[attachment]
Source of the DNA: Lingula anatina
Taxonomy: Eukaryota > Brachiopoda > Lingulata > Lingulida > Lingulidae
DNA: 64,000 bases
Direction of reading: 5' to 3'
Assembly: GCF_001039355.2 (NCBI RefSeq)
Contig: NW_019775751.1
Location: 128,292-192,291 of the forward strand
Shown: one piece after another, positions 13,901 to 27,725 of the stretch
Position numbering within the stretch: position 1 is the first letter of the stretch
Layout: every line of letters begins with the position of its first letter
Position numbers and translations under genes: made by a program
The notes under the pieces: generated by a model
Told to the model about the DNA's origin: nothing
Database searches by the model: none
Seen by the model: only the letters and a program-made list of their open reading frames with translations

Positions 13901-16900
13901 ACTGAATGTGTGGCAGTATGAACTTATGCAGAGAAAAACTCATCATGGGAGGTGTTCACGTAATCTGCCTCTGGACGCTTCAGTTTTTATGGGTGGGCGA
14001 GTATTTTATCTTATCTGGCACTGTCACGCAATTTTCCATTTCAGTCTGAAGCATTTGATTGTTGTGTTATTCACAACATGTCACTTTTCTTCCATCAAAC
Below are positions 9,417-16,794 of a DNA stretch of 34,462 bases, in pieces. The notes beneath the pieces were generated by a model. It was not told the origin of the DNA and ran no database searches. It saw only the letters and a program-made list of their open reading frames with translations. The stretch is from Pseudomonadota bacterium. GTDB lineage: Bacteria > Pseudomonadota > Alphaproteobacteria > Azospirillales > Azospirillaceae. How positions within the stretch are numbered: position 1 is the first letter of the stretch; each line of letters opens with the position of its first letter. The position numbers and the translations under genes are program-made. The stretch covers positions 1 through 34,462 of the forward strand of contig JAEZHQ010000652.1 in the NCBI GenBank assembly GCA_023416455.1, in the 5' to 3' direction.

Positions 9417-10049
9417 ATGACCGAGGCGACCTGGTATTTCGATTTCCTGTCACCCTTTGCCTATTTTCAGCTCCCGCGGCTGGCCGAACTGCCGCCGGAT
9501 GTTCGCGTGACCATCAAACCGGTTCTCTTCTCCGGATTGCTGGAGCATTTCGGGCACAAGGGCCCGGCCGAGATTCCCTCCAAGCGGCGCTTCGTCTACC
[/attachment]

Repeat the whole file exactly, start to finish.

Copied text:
Source of the DNA: Lingula anatina
Taxonomy: Eukaryota > Brachiopoda > Lingulata > Lingulida > Lingulidae
DNA: 64,000 bases
Direction of reading: 5' to 3'
Assembly: GCF_001039355.2 (NCBI RefSeq)
Contig: NW_019775751.1
Location: 128,292-192,291 of the forward strand
Shown: one piece after another, positions 13,901 to 27,725 of the stretch
Position numbering within the stretch: position 1 is the first letter of the stretch
Layout: every line of letters begins with the position of its first letter
Position numbers and translations under genes: made by a program
The notes under the pieces: generated by a model
Told to the model about the DNA's origin: nothing
Database searches by the model: none
Seen by the model: only the letters and a program-made list of their open reading frames with translations

Positions 13901-16900
13901 ACTGAATGTGTGGCAGTATGAACTTATGCAGAGAAAAACTCATCATGGGAGGTGTTCACGTAATCTGCCTCTGGACGCTTCAGTTTTTATGGGTGGGCGA
14001 GTATTTTATCTTATCTGGCACTGTCACGCAATTTTCCATTTCAGTCTGAAGCATTTGATTGTTGTGTTATTCACAACATGTCACTTTTCTTCCATCAAAC
Below are positions 9,417-16,794 of a DNA stretch of 34,462 bases, in pieces. The notes beneath the pieces were generated by a model. It was not told the origin of the DNA and ran no database searches. It saw only the letters and a program-made list of their open reading frames with translations. The stretch is from Pseudomonadota bacterium. GTDB lineage: Bacteria > Pseudomonadota > Alphaproteobacteria > Azospirillales > Azospirillaceae. How positions within the stretch are numbered: position 1 is the first letter of the stretch; each line of letters opens with the position of its first letter. The position numbers and the translations under genes are program-made. The stretch covers positions 1 through 34,462 of the forward strand of contig JAEZHQ010000652.1 in the NCBI GenBank assembly GCA_023416455.1, in the 5' to 3' direction.

Positions 9417-10049
9417 ATGACCGAGGCGACCTGGTATTTCGATTTCCTGTCACCCTTTGCCTATTTTCAGCTCCCGCGGCTGGCCGAACTGCCGCCGGAT
9501 GTTCGCGTGACCATCAAACCGGTTCTCTTCTCCGGATTGCTGGAGCATTTCGGGCACAAGGGCCCGGCCGAGATTCCCTCCAAGCGGCGCTTCGTCTACC